212. Conversation Among President Nixon, his Assistant for National Security Affairs (Kissinger), and his Chief of Staff (Haldeman)1

[Not transcribed here is discussion of U.S–PRC talks in Paris and the situation in Cambodia.]

Nixon: I noticed in the Washington daily news summary, the editorial, they made it to be critical of the fact that there was no mention of the Taiwan Independence Movement [in the Shanghai Communiqué].2 Let me ask, is the Taiwan—that source is interesting because that’s a more conservative paper. But is the Taiwan Independence Movement, is violently opposed to Chiang Kai-shek; violently opposed by the Chinese; and violently opposed to the Japanese, isn’t it? Am I wrong? Or the Japanese—

Kissinger: Well the Japanese haven’t taken a position on it, but it’s—

Nixon: What in the hell is the Taiwanese Independence Movement all about?

Kissinger: It’s not a significant movement now. It’s violently opposed by both the Chinese Governments. Chiang Kai-shek had locked up the leader of the Taiwanese Independence Movement, and he’s now in this country as an exile.3

[Page 849]

Nixon: I know.

Kissinger: And we had major problems with Chiang Kai-shek when we let him in here.

Nixon: That’s right.

Kissinger: So—

Nixon: And with the Chinese in the PRC.

Kissinger: And with the PRC. But I noticed somebody must be feeding that because The New York Times, which never used to give a damn about Taiwan, had an editorial about that last week too.4

Nixon: On the independence movement…

Kissinger: Yeah.

Nixon: Do you think it’s out of State? Or could there be somebody pushing the Taiwan Independence Movement? That’s so goddamn—have you ever heard of the Taiwan Independence Movement?

Kissinger: No.

Haldeman: No. Not enough to matter.

Kissinger: I can’t speculate.

Nixon: But we haven’t, the other thing, I didn’t see anything in the State Department papers indicating that we ought to support the Taiwan Independence Movement.

Kissinger: Absolutely not.

Nixon: Did we?

Kissinger: No.

Nixon: There’s some kind of flap on it. Did Rogers raise that in his—

Kissinger: No. Well, they raised it at—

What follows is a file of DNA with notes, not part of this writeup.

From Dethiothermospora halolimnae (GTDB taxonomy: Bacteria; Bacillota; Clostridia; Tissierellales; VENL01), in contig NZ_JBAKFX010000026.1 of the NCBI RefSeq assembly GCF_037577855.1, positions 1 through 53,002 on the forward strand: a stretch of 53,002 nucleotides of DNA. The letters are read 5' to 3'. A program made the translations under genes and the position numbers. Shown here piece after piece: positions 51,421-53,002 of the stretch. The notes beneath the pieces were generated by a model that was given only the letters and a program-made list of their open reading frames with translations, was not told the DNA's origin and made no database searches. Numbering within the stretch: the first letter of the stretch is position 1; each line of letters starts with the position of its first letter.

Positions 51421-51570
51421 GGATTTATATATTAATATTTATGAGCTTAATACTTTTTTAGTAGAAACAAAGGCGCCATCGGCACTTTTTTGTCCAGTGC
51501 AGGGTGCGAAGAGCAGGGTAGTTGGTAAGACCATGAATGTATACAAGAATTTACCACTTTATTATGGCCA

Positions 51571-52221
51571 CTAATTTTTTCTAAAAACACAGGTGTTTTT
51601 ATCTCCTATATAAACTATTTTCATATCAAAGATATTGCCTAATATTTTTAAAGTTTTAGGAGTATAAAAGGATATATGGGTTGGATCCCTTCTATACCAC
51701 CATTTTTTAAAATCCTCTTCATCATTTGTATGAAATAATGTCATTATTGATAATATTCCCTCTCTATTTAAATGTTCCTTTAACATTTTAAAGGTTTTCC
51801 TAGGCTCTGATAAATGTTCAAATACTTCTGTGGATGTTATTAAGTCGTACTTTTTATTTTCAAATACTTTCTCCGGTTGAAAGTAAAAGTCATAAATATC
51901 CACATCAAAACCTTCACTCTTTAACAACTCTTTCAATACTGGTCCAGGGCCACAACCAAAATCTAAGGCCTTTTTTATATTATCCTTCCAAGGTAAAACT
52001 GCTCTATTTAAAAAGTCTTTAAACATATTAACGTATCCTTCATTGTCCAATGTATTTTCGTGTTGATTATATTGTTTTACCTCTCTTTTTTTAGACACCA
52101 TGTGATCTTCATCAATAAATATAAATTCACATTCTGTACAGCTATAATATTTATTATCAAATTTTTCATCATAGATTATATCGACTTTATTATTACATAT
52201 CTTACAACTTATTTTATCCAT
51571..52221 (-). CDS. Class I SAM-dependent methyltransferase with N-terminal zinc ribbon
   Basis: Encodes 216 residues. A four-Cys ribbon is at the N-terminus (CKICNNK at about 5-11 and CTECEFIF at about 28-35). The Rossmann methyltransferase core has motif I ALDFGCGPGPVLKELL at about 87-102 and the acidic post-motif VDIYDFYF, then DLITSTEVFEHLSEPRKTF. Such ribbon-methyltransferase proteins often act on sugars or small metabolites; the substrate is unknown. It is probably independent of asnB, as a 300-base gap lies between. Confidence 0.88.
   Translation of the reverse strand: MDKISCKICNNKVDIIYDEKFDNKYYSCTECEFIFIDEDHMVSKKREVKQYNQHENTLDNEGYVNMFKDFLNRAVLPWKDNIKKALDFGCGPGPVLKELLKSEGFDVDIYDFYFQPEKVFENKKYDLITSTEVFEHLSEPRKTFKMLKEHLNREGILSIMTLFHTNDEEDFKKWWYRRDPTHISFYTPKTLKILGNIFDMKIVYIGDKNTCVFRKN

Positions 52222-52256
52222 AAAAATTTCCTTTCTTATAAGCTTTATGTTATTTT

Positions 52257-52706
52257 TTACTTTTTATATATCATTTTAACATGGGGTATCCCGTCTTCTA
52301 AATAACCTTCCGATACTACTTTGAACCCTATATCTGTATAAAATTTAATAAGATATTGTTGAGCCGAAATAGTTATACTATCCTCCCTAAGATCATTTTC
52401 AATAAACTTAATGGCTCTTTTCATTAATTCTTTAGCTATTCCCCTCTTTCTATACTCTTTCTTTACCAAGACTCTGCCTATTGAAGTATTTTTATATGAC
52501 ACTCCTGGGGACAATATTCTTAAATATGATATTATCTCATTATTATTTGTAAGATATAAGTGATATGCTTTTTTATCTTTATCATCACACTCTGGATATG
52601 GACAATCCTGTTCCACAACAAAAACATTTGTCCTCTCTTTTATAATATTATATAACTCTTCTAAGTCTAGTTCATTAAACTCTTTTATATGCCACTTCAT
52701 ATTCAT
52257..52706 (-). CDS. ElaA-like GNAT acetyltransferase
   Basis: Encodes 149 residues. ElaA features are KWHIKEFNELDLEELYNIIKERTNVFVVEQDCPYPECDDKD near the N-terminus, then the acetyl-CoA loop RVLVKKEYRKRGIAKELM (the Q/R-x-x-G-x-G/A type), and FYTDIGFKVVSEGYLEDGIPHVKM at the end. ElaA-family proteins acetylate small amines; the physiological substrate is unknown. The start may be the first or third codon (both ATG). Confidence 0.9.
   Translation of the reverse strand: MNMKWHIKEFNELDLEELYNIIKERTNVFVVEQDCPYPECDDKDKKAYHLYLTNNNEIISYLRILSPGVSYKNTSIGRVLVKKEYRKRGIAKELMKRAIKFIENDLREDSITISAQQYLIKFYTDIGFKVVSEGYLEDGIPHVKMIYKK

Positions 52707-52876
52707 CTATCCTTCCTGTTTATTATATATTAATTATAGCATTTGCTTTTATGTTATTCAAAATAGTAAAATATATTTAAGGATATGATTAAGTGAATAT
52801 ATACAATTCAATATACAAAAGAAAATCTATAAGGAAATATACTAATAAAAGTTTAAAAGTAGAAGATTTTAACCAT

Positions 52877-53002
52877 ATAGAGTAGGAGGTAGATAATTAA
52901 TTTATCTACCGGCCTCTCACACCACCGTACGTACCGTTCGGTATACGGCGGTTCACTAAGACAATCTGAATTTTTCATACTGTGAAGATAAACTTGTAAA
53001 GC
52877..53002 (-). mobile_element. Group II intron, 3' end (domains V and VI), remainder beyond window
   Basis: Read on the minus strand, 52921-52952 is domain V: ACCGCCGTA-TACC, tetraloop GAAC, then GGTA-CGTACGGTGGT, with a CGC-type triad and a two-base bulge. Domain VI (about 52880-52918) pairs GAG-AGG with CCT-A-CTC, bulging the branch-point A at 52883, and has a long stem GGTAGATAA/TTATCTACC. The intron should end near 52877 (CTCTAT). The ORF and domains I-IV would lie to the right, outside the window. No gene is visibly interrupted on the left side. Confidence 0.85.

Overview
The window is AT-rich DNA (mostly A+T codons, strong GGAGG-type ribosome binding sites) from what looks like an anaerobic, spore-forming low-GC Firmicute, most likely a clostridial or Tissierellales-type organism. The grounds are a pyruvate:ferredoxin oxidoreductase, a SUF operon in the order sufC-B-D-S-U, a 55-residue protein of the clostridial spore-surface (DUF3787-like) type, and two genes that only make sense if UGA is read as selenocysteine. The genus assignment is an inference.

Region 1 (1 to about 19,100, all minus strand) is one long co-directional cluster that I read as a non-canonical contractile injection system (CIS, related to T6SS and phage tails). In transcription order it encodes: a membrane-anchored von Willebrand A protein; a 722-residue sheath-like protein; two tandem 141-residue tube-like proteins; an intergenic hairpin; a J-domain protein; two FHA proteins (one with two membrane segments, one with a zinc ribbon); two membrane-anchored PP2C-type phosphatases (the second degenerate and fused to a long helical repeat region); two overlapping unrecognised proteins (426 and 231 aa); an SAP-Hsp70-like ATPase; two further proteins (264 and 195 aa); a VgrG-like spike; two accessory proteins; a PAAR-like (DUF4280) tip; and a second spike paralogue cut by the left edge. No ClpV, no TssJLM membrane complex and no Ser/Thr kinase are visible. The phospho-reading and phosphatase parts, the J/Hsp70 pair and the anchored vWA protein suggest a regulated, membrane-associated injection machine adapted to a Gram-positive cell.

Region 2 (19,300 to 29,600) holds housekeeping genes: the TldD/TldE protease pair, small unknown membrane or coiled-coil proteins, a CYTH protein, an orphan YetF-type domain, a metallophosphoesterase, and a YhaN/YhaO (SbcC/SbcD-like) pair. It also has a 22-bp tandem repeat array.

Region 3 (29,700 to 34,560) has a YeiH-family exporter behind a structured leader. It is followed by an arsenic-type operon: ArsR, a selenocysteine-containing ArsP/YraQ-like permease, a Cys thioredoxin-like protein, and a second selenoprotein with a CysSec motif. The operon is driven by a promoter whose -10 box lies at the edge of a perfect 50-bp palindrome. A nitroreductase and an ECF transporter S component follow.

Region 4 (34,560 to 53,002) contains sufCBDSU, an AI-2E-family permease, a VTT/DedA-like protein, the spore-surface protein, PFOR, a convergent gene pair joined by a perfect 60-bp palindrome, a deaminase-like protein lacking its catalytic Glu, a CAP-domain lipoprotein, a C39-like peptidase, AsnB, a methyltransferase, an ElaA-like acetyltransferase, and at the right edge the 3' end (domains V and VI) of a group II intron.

Nixon: At the end?

Kissinger: Well, they raised it at the end. At the end he raised it.

Nixon: He raised it at the end? What did he say—you ought to take note of this?

Kissinger: But he never raised it in the preparatory papers they gave us, never. At the end he did raise it among 500 other nit-picks.

Nixon: What 500?

Kissinger: Well, 18, 15. But in this catalog of nit-picks there was the Taiwan Independence Movement. But our formulation doesn’t even preclude, it states it has to be settled by the Chinese themselves. Naturally the Taiwanese are Chinese.

Nixon: Are Chinese.

Kissinger: If they want to secede, that’s their business.

Nixon: Well—

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Kissinger: Well, except—

Nixon: Our private understanding is that—

Kissinger: That we won’t encourage it.

Nixon: We won’t encourage it, that’s all.

Kissinger: We didn’t say we will oppose it either.

Nixon: We didn’t say we will discourage it either.

Kissinger: We didn’t say we’d oppose it. We said we will give it no support. And that’s been our position. We have never given it any support.

[Not transcribed is a brief discussion of the upcoming trip to the Soviet Union.]

  1. Source: National Archives, Nixon Presidential Materials, White House Tapes, Oval Office, Conversation No. 683–4. No classification marking. The editor transcribed the portion of the conversation printed here specifically for this volume.
  2. Possible reference to Milton Viorst, “Has Anyone Asked the Taiwanese?”, Washington Evening Star, March 11, 1972, p. A–5.
  3. Reference is to Peng Ming-min. See Documents 65, 91, and 178.
  4. “The Forgotten Taiwanese,” The New York Times, March 10, 1972, p. A–36.